August 24, 2017: Who's Crazier? | GOP Civil War | ACLU Cowers
Good Thursday to you. We hope the solar eclipse gave you a brief respite in our ongoing national melee. Here, in New York, the eclipse barely made it to three-quarters full. Still, we enjoyed every minute. But as soon as it ended, we returned to the madness:
We noticed a change in the Right media this week, an amping up of the idea that the Left and the Mainstream Media has, you know, just lost it and become unhinged. Again, not just wrong or biased, mind you, but unhinged. Examples arrived one after another: Overwrought CNN panelists, voices cracking, calling our president mentally and morally unfit. ESPN pulling an announcer from a University of Virginia football game because his name is Robert Lee. Officials considering removing not only Confederate statues but monuments dedicated to Christopher Columbus and Frank Rizzo, the mayor of Philadelphia back in the 1970s.
So while Trump's compos mentis is openly questioned, the conservative media is firing right back on the sanity issue. Maybe that's a legacy of Charlottesville: We not only disagree, but now we see each other as off our rockers. If you have comments and questions, please write us at email@example.com.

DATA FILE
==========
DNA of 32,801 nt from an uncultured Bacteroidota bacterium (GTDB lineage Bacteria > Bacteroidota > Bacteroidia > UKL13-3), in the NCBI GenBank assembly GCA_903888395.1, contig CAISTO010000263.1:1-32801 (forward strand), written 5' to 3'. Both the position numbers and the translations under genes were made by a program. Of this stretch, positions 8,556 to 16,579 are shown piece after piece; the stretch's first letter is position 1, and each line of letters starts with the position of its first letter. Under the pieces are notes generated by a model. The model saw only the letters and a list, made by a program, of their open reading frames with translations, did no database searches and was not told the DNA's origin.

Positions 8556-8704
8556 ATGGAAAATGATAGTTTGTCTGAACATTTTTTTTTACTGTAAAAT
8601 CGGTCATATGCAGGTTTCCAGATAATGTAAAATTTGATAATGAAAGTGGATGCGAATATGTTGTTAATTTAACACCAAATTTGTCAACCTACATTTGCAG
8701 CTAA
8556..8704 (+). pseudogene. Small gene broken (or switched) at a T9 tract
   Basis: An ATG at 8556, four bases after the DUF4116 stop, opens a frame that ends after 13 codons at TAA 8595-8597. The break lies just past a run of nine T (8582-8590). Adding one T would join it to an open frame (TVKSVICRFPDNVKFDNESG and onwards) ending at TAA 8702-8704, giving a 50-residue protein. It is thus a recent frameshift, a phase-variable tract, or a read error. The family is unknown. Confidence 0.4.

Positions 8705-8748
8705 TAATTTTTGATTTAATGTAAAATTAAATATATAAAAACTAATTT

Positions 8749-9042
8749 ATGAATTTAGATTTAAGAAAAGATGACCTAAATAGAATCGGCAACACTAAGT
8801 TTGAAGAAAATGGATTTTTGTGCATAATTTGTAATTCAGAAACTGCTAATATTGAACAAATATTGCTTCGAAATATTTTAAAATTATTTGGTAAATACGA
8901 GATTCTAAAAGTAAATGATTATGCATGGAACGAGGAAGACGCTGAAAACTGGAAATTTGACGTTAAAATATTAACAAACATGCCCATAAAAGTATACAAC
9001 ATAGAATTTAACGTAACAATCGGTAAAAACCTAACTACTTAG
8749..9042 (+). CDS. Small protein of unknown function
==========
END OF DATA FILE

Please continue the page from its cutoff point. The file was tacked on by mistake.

Reminder: We’re publishing only on Thursdays this month.
1. Trump vs. Mainstream GOP
Trump has been on the attack against leaders of his own party -- even expressing support on Twitter for Kelli Ward, the opponent of Jeff Flake, the Republican senator from Arizona who has been a Trump critic. Naturally, Trump is making plenty of folks angry. We are watching the conservative media closely to see whose side they will take, especially in Trump’s feud with Mitch McConnell. The radio host Mark Levin, typically for the far right, attacked the Senate majority leader on his show Tuesday night. “Time to Make Mob Boss McConnell Heel” blared a headline on his website Conservative Review.